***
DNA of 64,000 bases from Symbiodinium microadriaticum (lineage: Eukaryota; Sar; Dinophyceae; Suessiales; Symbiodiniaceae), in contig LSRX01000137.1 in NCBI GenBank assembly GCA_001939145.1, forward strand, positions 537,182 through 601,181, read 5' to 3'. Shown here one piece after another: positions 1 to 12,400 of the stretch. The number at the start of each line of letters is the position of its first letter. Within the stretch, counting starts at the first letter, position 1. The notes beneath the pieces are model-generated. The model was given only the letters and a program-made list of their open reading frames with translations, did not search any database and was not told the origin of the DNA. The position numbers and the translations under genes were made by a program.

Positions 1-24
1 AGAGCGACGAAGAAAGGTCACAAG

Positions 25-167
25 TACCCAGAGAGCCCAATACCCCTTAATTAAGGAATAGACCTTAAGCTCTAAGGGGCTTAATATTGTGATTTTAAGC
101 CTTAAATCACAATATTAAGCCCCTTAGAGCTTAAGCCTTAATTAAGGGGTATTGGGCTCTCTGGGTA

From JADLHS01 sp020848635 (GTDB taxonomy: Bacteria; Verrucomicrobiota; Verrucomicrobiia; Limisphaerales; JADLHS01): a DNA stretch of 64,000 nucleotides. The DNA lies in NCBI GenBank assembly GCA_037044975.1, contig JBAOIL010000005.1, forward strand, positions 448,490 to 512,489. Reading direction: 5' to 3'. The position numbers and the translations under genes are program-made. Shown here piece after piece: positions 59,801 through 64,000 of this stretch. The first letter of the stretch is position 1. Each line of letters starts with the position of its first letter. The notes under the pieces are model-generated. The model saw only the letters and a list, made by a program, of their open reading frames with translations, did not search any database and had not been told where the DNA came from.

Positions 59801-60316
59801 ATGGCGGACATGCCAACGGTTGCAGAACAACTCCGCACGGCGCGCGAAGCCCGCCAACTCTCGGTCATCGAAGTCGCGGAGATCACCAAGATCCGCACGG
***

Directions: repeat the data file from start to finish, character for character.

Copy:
DNA of 64,000 bases from Symbiodinium microadriaticum (lineage: Eukaryota; Sar; Dinophyceae; Suessiales; Symbiodiniaceae), in contig LSRX01000137.1 in NCBI GenBank assembly GCA_001939145.1, forward strand, positions 537,182 through 601,181, read 5' to 3'. Shown here one piece after another: positions 1 to 12,400 of the stretch. The number at the start of each line of letters is the position of its first letter. Within the stretch, counting starts at the first letter, position 1. The notes beneath the pieces are model-generated. The model was given only the letters and a program-made list of their open reading frames with translations, did not search any database and was not told the origin of the DNA. The position numbers and the translations under genes were made by a program.

Positions 1-24
1 AGAGCGACGAAGAAAGGTCACAAG

Positions 25-167
25 TACCCAGAGAGCCCAATACCCCTTAATTAAGGAATAGACCTTAAGCTCTAAGGGGCTTAATATTGTGATTTTAAGC
101 CTTAAATCACAATATTAAGCCCCTTAGAGCTTAAGCCTTAATTAAGGGGTATTGGGCTCTCTGGGTA

From JADLHS01 sp020848635 (GTDB taxonomy: Bacteria; Verrucomicrobiota; Verrucomicrobiia; Limisphaerales; JADLHS01): a DNA stretch of 64,000 nucleotides. The DNA lies in NCBI GenBank assembly GCA_037044975.1, contig JBAOIL010000005.1, forward strand, positions 448,490 to 512,489. Reading direction: 5' to 3'. The position numbers and the translations under genes are program-made. Shown here piece after piece: positions 59,801 through 64,000 of this stretch. The first letter of the stretch is position 1. Each line of letters starts with the position of its first letter. The notes under the pieces are model-generated. The model saw only the letters and a list, made by a program, of their open reading frames with translations, did not search any database and had not been told where the DNA came from.

Positions 59801-60316
59801 ATGGCGGACATGCCAACGGTTGCAGAACAACTCCGCACGGCGCGCGAAGCCCGCCAACTCTCGGTCATCGAAGTCGCGGAGATCACCAAGATCCGCACGG